opam lock lockes dependencies given what is in your switch. If you have ocaml-system installed and it is a dependency of the package you want to lock, it adds it. You can change by hand, changing it to ocaml-base-compiler dependency, or change it to ("ocaml-base-compiler" {= "4.12.0"} | "ocaml-system" {= "4.12.0"}), to try to install system one if present. If you just keep ocaml dependency, you permit install of ocaml variant packages.

Yes, I understand that; except that I never use system-level ocaml installations, only opam-managed ones, the project in question doesn’t mention ocaml-system in its opam file, and running opam list in the environment that is producing the lockfile shows no ocaml-system package.

Besides that though, insofar as these meta packages don’t signify anything developers should care about (maybe that’s not the case?), shouldn’t opam lock normalize such things to just "ocaml" {= "N.NN.N"}? Otherwise, lockfiles will end up containing e.g. ocaml-system entirely incidentally, as seems to be happening in my case.


In attempting to validate my suspicions re: opam lock adding the spurious ocaml-system dependency, I discovered that they were unfounded. Rather, that dependency comes about because opam switch create . --deps-only (i.e. creation without reference to a lockfile) results in ocaml-system being installed in that local switch (why?)…and from there, yes, ocaml lock does what it’s supposed to do.

opam is not aware of the meaning of packages, it treats their metadata from opam files*. From opam view, ocaml is just a (virtual) package that depends on ocaml-system | ocaml-variants | ocaml-base-compiler, each one having its build/install instruction. It doesn’t know that ocaml-system.x is a package of the ocaml compiler based on system install, neither that it can be substituted by ocaml-base-compiler.x.

On switch creation, if you don’t specify a compiler, opam will try to install system one as a priority (via opam default config file), to minimise switch creation time (no compiler compilation). With relocatable compiler, as showed David in his talk, it will be possible to install new switches with a compiled compiler within seconds and not minutes.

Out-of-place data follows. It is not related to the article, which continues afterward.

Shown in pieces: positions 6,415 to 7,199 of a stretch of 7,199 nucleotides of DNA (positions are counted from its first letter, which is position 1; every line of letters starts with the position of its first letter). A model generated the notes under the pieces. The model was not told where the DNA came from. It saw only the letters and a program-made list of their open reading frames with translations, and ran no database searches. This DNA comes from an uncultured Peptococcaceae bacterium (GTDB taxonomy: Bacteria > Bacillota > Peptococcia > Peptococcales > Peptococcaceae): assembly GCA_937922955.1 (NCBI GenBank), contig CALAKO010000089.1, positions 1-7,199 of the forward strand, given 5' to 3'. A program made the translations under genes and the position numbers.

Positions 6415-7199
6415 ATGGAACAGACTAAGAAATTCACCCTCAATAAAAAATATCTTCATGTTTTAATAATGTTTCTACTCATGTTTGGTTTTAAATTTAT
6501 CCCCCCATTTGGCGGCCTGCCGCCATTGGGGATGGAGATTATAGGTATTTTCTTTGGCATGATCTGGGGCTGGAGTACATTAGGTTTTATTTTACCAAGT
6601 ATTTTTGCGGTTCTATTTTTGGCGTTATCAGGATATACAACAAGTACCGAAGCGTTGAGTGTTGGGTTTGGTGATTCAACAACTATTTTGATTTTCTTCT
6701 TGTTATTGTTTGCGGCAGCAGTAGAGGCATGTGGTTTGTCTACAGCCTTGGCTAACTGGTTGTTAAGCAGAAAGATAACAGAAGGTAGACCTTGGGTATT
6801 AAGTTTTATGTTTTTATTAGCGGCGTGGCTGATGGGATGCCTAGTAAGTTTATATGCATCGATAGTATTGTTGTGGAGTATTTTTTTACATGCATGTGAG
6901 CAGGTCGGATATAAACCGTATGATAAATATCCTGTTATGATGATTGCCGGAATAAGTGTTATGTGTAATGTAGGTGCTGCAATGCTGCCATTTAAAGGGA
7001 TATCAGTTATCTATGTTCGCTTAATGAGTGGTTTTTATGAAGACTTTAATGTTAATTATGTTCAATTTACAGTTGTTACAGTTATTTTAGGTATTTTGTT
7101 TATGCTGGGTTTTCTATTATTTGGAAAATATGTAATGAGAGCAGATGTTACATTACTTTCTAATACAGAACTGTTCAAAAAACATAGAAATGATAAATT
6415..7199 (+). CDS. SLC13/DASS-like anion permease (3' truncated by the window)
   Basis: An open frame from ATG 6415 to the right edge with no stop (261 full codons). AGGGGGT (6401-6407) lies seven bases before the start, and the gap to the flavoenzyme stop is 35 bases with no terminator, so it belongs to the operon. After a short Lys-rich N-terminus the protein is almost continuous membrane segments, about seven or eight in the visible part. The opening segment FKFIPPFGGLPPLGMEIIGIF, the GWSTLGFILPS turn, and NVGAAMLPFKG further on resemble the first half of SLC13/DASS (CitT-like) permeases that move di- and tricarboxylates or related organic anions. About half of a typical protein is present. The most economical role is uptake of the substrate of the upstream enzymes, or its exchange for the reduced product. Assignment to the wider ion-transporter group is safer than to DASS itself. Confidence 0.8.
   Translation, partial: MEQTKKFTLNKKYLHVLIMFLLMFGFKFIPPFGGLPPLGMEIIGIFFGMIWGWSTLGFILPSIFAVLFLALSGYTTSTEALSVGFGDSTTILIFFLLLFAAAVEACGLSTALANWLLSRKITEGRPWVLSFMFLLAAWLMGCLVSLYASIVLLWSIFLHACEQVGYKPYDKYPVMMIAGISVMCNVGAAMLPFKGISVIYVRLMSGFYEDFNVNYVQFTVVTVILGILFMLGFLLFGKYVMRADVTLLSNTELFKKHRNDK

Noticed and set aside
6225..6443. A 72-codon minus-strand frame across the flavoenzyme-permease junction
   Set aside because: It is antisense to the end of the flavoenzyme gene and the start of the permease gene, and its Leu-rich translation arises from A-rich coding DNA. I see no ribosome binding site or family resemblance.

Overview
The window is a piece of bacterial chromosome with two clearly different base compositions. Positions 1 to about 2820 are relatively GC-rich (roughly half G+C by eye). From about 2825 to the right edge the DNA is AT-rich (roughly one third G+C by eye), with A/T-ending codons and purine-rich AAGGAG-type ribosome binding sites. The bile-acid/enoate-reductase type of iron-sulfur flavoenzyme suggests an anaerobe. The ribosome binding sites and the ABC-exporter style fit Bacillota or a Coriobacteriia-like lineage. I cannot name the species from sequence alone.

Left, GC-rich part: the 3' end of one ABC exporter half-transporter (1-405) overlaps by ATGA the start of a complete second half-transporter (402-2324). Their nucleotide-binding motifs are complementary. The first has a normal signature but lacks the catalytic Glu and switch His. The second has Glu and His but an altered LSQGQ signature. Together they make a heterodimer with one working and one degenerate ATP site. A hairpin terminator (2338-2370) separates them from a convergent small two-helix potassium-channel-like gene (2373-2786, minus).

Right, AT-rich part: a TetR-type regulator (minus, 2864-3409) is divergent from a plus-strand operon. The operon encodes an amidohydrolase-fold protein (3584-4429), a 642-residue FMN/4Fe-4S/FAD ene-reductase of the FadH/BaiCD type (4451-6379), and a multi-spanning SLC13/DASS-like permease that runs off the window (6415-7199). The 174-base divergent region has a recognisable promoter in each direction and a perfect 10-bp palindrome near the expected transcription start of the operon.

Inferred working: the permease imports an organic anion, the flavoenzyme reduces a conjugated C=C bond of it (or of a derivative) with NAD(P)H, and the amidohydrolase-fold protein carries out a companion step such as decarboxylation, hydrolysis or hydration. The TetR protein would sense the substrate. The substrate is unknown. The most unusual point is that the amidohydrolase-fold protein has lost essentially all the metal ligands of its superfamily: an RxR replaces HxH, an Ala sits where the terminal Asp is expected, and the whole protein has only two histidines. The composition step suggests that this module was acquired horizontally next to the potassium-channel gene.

(*) Metadatas contains some information about the package nature, via flags: field: virtual conf, compiler, etc. And it used by opam to treat them differently, e.g. a switch needs a compiler.

Granted, but I simply don’t have a system compiler installed, yet somehow ocaml-system is present in the resulting switch.

I guess what I’m saying is that opam (or perhaps opam lock) should be aware of these things (at least insofar as ocaml dependencies go, since they are special compared to other packages), and do the thing that will result in expected / positive outcomes.

If a canonical .opam file lists a simple "ocaml" dependency, it seems like emitting anything besides this in the lockfile is sure to cause problems. The whole raison d’être of lockfiles is to support reproducible builds; even if I were using a system compiler, letting that incidental fact leak into a generated lockfile sabotages reproducibility expectations. (Likewise to any suggestion of editing lockfiles as a workaround.)

The video of @dra27’s talk on OPAM is now available: David Allsopp, "OPAM: The OCaml Package Manager" - YouTube. Thanks so much for the great talk, David! And thanks to everybody who attended! (The video starts a couple of minutes into the talk because yours truly forgot to start recording. D’oh!)

We already have some ideas for the next meeting but if there’s a topic that you’d like to hear about or are interested on presenting on, please message me.